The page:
CWSRF Funding Key to Health of Industry

Failure to maintain funding for the Clean Water State Revolving fund could slow or stop many water projects and lead to an increase in sewage overflows...

by James Laughlin

Failure to maintain funding for the Clean Water State Revolving fund could slow or stop many water projects and lead to an increase in sewage overflows, polluted water and disease outbreaks in local communities, according to a recent report prepared by a coalition of water and environmental groups.

The report, "All Dried Up: How Clean Water is Threatened by Budget Cuts," was sent to targeted members of Congress to encourage them to support the SRF program.

While the Senate has approved full funding for the SRF program, the House in July approved a bill that would cut the program by some $500 million. While final action is still to be determined, Pres. Bush is pressing for cutbacks in federal spending and the fate of the SRF program is very much up in the air.

If the cuts are enacted, federal funding for water infrastructure will be slashed by an average of $1 million in every Congressional district throughout the United States. The impact of these cuts more than doubles when taking into account the loss of additional money leveraged at the local level, according to the report.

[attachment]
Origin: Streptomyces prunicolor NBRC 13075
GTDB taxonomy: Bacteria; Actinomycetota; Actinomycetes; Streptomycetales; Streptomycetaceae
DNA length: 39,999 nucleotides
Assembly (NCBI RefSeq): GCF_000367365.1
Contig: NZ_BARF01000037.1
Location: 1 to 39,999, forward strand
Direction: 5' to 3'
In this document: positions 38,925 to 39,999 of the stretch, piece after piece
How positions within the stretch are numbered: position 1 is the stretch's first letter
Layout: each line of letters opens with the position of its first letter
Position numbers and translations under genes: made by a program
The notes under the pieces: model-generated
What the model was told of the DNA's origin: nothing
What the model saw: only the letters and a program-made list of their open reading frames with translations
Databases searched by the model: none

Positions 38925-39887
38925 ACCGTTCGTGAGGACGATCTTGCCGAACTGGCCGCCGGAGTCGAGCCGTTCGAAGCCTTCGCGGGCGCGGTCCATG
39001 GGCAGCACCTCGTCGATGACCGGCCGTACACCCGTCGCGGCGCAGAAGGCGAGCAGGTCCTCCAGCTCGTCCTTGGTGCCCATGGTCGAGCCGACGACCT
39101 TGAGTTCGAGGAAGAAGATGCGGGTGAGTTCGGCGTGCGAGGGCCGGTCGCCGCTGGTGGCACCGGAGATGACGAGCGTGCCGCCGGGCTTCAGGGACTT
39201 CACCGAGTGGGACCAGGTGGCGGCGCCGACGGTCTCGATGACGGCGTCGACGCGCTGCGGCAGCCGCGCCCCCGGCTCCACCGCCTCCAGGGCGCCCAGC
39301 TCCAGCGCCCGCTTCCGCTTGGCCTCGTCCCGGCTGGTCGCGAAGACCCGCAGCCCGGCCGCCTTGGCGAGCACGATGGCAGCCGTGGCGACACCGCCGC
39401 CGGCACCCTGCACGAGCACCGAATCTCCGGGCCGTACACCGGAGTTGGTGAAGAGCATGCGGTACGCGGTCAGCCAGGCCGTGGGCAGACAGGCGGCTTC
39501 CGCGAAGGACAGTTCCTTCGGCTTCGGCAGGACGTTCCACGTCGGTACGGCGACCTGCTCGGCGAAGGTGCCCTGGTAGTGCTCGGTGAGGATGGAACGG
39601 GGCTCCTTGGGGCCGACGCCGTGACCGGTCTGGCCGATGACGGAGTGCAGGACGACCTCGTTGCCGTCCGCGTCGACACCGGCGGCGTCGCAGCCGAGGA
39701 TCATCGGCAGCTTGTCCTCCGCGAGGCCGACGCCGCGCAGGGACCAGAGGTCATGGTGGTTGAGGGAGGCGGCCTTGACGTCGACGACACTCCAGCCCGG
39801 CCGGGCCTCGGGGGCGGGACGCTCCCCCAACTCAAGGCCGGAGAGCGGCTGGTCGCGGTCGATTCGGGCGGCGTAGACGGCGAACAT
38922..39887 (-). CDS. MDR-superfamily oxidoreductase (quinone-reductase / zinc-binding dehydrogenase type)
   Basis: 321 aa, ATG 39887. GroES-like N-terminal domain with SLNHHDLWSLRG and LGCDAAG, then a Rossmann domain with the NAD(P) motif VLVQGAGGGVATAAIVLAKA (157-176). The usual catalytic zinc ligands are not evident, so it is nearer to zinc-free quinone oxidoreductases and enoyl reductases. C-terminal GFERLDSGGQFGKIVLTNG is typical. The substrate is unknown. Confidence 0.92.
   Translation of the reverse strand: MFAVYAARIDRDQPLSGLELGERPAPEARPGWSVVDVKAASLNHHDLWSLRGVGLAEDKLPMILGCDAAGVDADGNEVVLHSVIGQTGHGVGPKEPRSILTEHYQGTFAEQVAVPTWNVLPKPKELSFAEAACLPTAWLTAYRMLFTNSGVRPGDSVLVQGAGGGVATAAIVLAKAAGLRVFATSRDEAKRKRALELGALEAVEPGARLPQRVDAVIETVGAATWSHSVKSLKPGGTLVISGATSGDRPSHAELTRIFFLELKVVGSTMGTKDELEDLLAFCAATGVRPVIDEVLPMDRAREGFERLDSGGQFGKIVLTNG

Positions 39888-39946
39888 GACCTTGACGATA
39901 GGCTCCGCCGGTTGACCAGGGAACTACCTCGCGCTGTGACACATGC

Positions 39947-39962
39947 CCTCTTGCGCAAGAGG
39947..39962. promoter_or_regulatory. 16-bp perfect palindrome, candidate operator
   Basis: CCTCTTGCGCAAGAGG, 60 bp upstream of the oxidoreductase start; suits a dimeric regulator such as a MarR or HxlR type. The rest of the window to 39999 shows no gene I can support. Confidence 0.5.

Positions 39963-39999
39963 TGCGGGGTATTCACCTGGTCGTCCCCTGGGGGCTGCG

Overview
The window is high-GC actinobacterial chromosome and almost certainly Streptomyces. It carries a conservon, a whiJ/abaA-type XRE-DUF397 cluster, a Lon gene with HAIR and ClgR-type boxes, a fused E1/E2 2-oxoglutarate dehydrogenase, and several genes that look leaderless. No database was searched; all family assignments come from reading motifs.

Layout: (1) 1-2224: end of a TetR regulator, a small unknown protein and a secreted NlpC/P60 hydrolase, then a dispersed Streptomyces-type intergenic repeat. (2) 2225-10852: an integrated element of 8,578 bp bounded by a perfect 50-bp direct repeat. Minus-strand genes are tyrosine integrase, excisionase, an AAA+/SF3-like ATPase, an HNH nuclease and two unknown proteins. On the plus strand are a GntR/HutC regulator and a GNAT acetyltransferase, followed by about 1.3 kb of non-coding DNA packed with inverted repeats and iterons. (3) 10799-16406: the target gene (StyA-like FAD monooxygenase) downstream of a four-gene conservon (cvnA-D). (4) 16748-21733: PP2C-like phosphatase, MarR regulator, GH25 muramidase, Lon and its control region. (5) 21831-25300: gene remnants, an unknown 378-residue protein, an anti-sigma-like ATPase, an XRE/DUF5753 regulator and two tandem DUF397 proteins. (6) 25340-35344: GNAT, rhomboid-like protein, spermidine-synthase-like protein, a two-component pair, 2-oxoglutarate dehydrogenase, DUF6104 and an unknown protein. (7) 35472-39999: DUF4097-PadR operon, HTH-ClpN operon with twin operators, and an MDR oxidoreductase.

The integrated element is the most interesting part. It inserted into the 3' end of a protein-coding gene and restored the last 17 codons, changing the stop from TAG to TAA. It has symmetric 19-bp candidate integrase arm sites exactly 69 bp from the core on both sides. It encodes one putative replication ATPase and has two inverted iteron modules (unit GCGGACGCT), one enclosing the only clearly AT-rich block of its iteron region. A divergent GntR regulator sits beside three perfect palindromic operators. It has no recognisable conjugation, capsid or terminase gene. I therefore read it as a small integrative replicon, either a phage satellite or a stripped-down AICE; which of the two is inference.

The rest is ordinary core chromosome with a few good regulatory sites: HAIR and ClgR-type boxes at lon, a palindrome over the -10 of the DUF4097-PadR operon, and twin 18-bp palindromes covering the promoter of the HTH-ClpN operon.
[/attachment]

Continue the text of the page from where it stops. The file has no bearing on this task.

In addition, an estimated $4.1 billion in local clean water projects, many already stalled due to funding shortfalls, could be further delayed or scrapped. A half-billion dollar cut in Clean Water SRF funding means nearly 50,000 fewer jobs created for engineers, contractors, manufactures, skilled laborers and others.

"The Clean Water SRF is among the most successful federal programs. Not only is it responsible for significant water quality improvements nationwide, but the Clean Water SRF also stimulates local economies and creates jobs," the report's authors said.

The report lays out the effect that cuts to the Clean Water SRF will have on every state. In addition to detailing how much federal assistance states stand to lose, the report estimates how many jobs the lost funding could have created, identifies projects that likely will not move forward, and provides the percentage of impaired waters, number of beach closures, and major causes of water pollution in each state.

The U.S. Environmental Protection Agency (EPA) estimates that approximately 45 percent of assessed waters nationwide do not fully meet water quality standards. This means these water bodies do not meet the basic goal of the Clean Water Act – that they be safe for uses like swimming, fishing, or as a drinking water source. EPA projects that $388 billion will be needed from 2000 to 2019 to address the nation's clean water infrastructure problems.

The Congressional Budget Office has similarly estimated that $17 billion is required in each of the next 20 years for investment in clean water infrastructure, as noted by a bi-partisan letter from governors to Congress

Congress adjourned in October, but is expected to return in mid-November to consider a long list of funding measures. If you are interested in promoting the Clean Water SRF program, it would be worth your time to give your local Congressional representatives a call.

A copy of the report may be downloaded in PDF format at www.amsa-cleanwater.org/pubs/2004-09-15ADU.pdf.

James Laughlin, Editor

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